BAMAKO (AFP) – President Ibrahim Boubacar Keita pledged on Wednesday to unite Mali and end endemic corruption as he was sworn in to lead the deeply-divided west African nation’s emergence from months of political crisis and conflict.
Keita, a former prime minister, began his five-year term in the presence of outgoing transitional leader Dioncounda Troare and more than 1,000 Malian politicians, diplomats and military personnel as he took the presidential oath at a ceremony in the capital Bamako.
“I will not forget for a moment that you put me where I am to take care of all aspects of the life of our nation. National reconciliation remains the most urgent priority,” he said after taking an oath to preserve the constitution, democracy and the law.
Mali’s constitutional court confirmed Keita’s landslide victory three weeks ago in the August 11 presidential run-off against former minister Soumaila Cisse after an election campaign focused on law, order and ending the culture of impunity in public office.
“I want to reconcile hearts and minds, restore true brotherhood between us so that all the different people can play their part harmoniously in the national symphony,” Keita said to huge applause.
The 68-year-old veteran of the political scene in Bamako is charged with leading the country out of a 17-month political crisis sparked by a military coup.
Army officers angry at the level of support they had received to combat a separatist Tuareg rebellion in the north overthrew the democratically-elected government of President Amadou Toumani Toure on March 22, 2012.
In the chaos that followed, the Tuareg seized control of an area larger than France before being ousted by Al-Qaeda-linked groups who imposed a brutal interpretation of Islamic law on the local population, carrying out amputations and executions.
Their actions drew worldwide condemnation and prompted France to launch a military offensive at Mali’s behest to oust the Islamists in January.
The country’s return to democracy has allowed France to begin withdrawing some of the 4,500 troops it had sent in.
“France welcomes the new president of the Republic of Mali, Ibrahim Boubacar Keita, on the occasion of his swearing-in ceremony,” said French foreign ministry spokesman Philippe Lalliot in a statement.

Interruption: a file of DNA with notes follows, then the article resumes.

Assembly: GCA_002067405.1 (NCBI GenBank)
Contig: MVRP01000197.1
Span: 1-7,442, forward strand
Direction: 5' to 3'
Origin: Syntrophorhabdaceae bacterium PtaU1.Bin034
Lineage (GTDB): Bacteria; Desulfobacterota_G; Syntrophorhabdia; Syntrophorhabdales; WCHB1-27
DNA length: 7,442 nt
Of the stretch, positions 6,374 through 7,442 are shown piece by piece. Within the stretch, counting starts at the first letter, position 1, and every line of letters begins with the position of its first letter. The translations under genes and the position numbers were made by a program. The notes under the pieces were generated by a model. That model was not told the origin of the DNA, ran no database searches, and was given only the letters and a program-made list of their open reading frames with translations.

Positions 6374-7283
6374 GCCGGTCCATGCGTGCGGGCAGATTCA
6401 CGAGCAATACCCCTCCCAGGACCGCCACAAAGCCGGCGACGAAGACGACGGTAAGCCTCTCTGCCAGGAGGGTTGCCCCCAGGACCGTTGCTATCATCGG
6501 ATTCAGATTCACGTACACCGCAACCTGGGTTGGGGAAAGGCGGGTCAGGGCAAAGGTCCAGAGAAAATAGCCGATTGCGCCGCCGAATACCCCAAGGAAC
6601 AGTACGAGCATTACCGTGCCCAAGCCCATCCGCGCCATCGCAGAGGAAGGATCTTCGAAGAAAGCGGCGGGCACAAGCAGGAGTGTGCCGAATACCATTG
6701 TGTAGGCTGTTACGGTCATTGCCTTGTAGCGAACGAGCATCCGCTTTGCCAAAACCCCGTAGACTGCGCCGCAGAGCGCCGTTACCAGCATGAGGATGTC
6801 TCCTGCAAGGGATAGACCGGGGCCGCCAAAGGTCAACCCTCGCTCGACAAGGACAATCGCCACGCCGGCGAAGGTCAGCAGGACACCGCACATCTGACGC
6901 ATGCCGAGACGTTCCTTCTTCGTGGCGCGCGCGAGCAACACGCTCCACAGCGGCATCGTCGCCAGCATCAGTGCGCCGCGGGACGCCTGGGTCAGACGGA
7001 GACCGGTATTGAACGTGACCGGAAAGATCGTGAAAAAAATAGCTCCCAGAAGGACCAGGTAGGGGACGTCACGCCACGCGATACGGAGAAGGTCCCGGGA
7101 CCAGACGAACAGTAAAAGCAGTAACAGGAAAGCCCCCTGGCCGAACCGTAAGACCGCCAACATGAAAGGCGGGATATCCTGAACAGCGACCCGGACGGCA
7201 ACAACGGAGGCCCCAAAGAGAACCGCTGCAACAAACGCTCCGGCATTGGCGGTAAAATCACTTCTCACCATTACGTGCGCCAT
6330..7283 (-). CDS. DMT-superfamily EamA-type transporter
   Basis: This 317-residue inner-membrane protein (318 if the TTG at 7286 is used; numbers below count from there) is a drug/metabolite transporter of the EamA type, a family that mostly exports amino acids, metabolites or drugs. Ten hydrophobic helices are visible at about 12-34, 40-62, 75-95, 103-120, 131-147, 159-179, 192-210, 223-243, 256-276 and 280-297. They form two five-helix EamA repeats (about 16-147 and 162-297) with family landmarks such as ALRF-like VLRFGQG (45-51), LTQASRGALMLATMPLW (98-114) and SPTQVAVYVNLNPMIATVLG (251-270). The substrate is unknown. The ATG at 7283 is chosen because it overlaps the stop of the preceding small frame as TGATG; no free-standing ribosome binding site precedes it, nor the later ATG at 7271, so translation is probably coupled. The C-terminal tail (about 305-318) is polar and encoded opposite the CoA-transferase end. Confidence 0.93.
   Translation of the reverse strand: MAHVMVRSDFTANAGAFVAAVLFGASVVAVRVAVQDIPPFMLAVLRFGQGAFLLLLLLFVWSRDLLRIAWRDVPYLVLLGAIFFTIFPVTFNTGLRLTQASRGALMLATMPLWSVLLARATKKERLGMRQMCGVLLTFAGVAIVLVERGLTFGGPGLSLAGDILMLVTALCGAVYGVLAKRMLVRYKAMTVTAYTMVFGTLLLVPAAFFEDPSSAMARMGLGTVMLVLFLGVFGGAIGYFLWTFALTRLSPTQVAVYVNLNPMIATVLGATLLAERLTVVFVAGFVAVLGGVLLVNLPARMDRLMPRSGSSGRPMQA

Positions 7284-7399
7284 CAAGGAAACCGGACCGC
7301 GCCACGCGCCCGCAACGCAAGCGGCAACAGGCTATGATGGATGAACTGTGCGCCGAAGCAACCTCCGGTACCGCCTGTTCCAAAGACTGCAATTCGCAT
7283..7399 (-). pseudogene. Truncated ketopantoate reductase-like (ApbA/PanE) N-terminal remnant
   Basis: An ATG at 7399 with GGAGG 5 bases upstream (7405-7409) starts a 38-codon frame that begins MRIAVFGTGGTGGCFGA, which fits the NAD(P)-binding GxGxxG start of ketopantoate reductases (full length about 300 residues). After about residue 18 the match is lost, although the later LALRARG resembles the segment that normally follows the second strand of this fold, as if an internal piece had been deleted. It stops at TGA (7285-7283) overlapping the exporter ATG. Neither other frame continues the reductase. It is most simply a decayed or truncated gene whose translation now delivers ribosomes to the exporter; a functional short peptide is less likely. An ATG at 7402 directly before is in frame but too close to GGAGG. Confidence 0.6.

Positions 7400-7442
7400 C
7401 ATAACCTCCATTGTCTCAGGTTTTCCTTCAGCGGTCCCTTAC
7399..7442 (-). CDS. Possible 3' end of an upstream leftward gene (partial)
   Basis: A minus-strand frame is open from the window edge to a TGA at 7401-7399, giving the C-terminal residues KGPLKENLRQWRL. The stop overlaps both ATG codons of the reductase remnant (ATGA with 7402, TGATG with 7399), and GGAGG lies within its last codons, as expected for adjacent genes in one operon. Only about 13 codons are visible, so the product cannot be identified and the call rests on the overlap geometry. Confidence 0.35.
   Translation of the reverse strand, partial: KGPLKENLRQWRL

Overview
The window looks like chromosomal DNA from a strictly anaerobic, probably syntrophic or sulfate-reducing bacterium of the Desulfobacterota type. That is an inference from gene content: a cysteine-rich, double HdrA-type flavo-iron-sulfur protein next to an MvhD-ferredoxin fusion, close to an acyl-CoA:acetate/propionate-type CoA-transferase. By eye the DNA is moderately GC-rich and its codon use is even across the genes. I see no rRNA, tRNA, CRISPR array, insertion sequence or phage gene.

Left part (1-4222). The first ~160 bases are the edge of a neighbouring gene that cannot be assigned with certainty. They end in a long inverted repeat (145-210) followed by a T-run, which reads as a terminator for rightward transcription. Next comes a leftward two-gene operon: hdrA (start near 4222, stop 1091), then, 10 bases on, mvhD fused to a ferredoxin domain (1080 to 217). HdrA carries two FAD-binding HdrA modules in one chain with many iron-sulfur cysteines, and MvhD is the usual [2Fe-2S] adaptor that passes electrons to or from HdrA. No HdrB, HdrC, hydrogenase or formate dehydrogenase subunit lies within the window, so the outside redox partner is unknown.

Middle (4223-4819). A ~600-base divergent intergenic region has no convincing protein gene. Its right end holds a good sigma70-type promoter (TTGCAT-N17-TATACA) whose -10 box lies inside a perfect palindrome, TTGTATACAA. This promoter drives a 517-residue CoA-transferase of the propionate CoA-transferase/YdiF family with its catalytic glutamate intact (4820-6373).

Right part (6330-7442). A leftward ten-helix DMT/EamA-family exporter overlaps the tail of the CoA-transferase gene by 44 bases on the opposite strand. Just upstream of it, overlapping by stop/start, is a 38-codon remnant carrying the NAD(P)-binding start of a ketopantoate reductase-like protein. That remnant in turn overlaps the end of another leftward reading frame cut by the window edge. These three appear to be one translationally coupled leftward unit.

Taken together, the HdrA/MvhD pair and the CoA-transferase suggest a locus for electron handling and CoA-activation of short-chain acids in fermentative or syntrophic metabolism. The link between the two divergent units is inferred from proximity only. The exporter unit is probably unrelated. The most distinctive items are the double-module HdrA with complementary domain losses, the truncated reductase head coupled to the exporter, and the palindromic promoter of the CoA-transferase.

“Granted a strong legitimacy with the outcome of the recent elections, the new authorities can now meet the needs of the people of Mali and the challenges facing Mali. France is ready to give its full support to President Keita.”
The son of a civil servant, Keita was born in 1945 in the southern industrial city of Koutiala, the declining heartland of cotton production in the country.
His election in the first presidential polls since 2007 was seen as crucial for unlocking more than $4 billion in aid promised by international donors who halted contributions in the wake of last year’s coup.
His daunting workload over the coming months will include tackling an economy battered by political chaos and war, as well as healing ethnic divisions in the north and managing the return of 500,000 people who fled an Islamist insurgency.
Corruption has tainted government institutions and the military in Mali since it gained independence from France in 1960 and the country remains in the bottom third of Transparency International’s Corruption Perceptions Index.
A 2012 report by the Washington-based think-tank the Carnegie Endowment for International Peace Foundation report spoke of “state complicity with organised crime” as the main factor enabling the rise of armed Islamist rebel groups in the north.
“I will put an end to impunity, to the special privileges that are at the heart of the perversion of our judicial and state institutions,” Keita vowed.
“As president, I will ensure the proper management of public funds. I will put in place appropriate mechanisms to ensure transparency and efficiency of public spending. No one will get rich illegally off the back of the Malian people.”